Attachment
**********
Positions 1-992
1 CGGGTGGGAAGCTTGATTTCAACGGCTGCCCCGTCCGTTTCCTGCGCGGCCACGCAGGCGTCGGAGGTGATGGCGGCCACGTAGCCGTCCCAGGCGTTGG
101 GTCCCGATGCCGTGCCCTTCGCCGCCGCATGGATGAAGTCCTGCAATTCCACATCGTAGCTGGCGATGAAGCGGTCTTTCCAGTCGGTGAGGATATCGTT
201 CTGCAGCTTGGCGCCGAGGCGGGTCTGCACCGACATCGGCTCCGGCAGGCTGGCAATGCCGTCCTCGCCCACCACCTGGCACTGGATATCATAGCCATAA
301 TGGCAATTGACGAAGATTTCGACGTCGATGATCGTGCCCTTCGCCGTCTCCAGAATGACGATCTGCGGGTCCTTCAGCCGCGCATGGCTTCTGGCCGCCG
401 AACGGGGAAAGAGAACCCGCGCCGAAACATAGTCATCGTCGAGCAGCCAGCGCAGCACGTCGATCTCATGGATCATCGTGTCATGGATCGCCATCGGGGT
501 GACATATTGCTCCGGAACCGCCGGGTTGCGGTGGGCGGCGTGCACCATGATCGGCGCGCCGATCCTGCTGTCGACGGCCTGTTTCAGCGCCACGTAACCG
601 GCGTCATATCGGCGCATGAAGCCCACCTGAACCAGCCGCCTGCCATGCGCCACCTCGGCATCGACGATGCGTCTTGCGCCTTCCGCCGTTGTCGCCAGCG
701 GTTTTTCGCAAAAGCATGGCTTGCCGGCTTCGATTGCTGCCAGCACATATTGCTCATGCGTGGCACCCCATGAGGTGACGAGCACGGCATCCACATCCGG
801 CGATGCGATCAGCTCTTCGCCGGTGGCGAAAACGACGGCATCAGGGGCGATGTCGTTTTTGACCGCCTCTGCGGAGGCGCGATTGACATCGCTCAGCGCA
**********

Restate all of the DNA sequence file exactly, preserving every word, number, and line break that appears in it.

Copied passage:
Positions 1-992
1 CGGGTGGGAAGCTTGATTTCAACGGCTGCCCCGTCCGTTTCCTGCGCGGCCACGCAGGCGTCGGAGGTGATGGCGGCCACGTAGCCGTCCCAGGCGTTGG
101 GTCCCGATGCCGTGCCCTTCGCCGCCGCATGGATGAAGTCCTGCAATTCCACATCGTAGCTGGCGATGAAGCGGTCTTTCCAGTCGGTGAGGATATCGTT
201 CTGCAGCTTGGCGCCGAGGCGGGTCTGCACCGACATCGGCTCCGGCAGGCTGGCAATGCCGTCCTCGCCCACCACCTGGCACTGGATATCATAGCCATAA
301 TGGCAATTGACGAAGATTTCGACGTCGATGATCGTGCCCTTCGCCGTCTCCAGAATGACGATCTGCGGGTCCTTCAGCCGCGCATGGCTTCTGGCCGCCG
401 AACGGGGAAAGAGAACCCGCGCCGAAACATAGTCATCGTCGAGCAGCCAGCGCAGCACGTCGATCTCATGGATCATCGTGTCATGGATCGCCATCGGGGT
501 GACATATTGCTCCGGAACCGCCGGGTTGCGGTGGGCGGCGTGCACCATGATCGGCGCGCCGATCCTGCTGTCGACGGCCTGTTTCAGCGCCACGTAACCG
601 GCGTCATATCGGCGCATGAAGCCCACCTGAACCAGCCGCCTGCCATGCGCCACCTCGGCATCGACGATGCGTCTTGCGCCTTCCGCCGTTGTCGCCAGCG
701 GTTTTTCGCAAAAGCATGGCTTGCCGGCTTCGATTGCTGCCAGCACATATTGCTCATGCGTGGCACCCCATGAGGTGACGAGCACGGCATCCACATCCGG
801 CGATGCGATCAGCTCTTCGCCGGTGGCGAAAACGACGGCATCAGGGGCGATGTCGTTTTTGACCGCCTCTGCGGAGGCGCGATTGACATCGCTCAGCGCA